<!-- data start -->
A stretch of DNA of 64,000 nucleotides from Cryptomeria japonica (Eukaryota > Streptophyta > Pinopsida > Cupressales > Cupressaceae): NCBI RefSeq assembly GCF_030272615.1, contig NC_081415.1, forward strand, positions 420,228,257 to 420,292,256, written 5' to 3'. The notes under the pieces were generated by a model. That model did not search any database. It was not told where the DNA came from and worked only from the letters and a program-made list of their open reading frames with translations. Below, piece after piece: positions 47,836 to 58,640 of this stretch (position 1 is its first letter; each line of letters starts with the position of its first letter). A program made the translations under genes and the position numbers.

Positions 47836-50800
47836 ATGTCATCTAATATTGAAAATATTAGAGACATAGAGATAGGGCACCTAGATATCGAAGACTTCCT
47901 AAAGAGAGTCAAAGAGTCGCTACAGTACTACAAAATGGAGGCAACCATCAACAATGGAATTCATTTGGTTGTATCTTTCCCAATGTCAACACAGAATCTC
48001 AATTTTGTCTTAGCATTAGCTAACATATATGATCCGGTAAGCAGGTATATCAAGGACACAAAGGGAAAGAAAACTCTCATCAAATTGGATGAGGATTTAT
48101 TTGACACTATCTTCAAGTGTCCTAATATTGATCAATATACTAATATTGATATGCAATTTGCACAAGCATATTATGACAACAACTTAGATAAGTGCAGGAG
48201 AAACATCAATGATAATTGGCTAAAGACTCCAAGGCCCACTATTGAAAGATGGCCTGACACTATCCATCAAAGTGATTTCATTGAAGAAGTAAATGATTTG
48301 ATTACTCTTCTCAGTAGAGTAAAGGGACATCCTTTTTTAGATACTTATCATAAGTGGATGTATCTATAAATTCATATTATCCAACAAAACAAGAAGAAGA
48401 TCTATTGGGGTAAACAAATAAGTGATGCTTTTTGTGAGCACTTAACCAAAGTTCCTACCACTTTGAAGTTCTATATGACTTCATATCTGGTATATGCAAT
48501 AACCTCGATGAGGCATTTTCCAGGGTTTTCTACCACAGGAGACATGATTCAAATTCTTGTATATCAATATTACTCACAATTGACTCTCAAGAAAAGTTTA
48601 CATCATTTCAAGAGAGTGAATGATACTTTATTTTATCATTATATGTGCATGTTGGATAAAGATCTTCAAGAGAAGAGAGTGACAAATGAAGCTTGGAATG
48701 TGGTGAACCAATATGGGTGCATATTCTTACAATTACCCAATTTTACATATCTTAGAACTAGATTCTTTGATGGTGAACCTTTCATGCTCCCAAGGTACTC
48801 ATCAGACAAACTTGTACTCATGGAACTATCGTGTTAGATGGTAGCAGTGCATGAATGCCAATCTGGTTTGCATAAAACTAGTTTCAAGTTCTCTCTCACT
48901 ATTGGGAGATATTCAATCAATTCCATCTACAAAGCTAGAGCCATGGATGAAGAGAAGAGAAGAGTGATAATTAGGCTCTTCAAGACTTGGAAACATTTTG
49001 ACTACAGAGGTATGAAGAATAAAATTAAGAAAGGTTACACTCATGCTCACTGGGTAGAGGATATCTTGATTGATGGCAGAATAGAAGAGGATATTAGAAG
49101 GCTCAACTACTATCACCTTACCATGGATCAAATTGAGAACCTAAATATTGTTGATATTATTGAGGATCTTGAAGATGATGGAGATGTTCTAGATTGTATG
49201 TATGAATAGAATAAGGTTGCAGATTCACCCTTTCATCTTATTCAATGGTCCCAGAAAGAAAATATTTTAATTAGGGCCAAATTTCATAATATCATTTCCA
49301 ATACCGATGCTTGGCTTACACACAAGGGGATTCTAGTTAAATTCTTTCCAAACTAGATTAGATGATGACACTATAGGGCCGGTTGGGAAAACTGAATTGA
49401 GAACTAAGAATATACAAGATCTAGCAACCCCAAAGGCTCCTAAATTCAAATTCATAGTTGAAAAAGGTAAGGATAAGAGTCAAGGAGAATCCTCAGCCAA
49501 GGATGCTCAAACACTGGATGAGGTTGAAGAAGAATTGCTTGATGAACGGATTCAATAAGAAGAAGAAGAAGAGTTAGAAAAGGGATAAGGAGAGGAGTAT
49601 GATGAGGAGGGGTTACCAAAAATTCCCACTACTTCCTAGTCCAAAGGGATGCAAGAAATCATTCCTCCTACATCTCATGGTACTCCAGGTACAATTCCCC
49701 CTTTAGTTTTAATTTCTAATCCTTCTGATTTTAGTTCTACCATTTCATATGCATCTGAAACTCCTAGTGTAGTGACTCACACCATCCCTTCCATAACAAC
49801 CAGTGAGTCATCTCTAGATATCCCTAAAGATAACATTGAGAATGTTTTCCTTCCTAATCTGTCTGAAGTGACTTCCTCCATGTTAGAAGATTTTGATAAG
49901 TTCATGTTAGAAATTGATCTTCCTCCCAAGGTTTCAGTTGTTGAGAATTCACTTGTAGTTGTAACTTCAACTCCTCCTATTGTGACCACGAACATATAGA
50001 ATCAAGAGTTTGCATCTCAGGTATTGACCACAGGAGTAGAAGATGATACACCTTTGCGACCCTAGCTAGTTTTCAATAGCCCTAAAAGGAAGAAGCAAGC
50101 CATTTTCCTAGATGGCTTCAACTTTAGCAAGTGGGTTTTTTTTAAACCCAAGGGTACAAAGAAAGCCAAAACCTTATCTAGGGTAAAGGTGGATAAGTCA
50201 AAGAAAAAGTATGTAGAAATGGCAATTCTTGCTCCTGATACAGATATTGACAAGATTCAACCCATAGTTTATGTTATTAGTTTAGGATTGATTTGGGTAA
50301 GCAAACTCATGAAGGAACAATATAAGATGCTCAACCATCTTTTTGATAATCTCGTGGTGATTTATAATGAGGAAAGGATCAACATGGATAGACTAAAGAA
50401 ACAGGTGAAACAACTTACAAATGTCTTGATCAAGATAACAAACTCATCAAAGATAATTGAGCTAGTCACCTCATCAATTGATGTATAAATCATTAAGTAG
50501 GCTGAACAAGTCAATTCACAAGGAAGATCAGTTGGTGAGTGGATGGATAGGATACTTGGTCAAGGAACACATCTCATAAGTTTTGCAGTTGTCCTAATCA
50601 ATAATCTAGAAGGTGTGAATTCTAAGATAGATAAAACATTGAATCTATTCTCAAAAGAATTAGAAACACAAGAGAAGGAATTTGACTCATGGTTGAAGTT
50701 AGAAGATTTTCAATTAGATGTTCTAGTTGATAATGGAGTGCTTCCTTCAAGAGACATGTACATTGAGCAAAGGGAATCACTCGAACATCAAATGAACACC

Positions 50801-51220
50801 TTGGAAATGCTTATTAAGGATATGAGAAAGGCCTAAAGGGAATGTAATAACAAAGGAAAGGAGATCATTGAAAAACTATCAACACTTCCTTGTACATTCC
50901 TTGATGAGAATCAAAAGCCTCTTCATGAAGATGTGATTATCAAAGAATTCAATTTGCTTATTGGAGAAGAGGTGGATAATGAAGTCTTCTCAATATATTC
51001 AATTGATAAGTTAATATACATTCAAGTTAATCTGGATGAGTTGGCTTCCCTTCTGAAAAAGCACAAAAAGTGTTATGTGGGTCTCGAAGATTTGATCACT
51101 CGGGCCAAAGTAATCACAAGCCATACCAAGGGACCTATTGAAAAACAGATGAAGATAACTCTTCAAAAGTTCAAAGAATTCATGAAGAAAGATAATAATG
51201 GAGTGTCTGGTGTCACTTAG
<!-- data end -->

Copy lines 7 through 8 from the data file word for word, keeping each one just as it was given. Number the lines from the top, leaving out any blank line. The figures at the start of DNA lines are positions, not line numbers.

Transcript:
48201 AAACATCAATGATAATTGGCTAAAGACTCCAAGGCCCACTATTGAAAGATGGCCTGACACTATCCATCAAAGTGATTTCATTGAAGAAGTAAATGATTTG
48301 ATTACTCTTCTCAGTAGAGTAAAGGGACATCCTTTTTTAGATACTTATCATAAGTGGATGTATCTATAAATTCATATTATCCAACAAAACAAGAAGAAGA